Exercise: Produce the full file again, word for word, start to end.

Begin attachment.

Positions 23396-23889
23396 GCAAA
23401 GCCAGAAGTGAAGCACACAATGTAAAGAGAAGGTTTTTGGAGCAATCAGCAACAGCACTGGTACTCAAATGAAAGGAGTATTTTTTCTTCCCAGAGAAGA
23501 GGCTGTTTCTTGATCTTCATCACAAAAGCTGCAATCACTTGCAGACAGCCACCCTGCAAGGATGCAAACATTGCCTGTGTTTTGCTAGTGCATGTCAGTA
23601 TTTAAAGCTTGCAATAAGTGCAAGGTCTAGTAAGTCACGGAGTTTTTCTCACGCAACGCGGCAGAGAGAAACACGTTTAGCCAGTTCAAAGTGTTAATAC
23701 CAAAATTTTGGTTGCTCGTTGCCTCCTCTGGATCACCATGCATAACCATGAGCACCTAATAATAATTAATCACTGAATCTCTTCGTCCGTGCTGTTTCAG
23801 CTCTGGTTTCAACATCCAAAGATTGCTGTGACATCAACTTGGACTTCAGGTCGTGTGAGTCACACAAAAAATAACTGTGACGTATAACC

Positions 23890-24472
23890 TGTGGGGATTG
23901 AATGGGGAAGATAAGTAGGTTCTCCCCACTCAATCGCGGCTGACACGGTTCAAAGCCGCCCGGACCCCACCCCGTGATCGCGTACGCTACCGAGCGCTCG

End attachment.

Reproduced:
Positions 23396-23889
23396 GCAAA
23401 GCCAGAAGTGAAGCACACAATGTAAAGAGAAGGTTTTTGGAGCAATCAGCAACAGCACTGGTACTCAAATGAAAGGAGTATTTTTTCTTCCCAGAGAAGA
23501 GGCTGTTTCTTGATCTTCATCACAAAAGCTGCAATCACTTGCAGACAGCCACCCTGCAAGGATGCAAACATTGCCTGTGTTTTGCTAGTGCATGTCAGTA
23601 TTTAAAGCTTGCAATAAGTGCAAGGTCTAGTAAGTCACGGAGTTTTTCTCACGCAACGCGGCAGAGAGAAACACGTTTAGCCAGTTCAAAGTGTTAATAC
23701 CAAAATTTTGGTTGCTCGTTGCCTCCTCTGGATCACCATGCATAACCATGAGCACCTAATAATAATTAATCACTGAATCTCTTCGTCCGTGCTGTTTCAG
23801 CTCTGGTTTCAACATCCAAAGATTGCTGTGACATCAACTTGGACTTCAGGTCGTGTGAGTCACACAAAAAATAACTGTGACGTATAACC

Positions 23890-24472
23890 TGTGGGGATTG
23901 AATGGGGAAGATAAGTAGGTTCTCCCCACTCAATCGCGGCTGACACGGTTCAAAGCCGCCCGGACCCCACCCCGTGATCGCGTACGCTACCGAGCGCTCG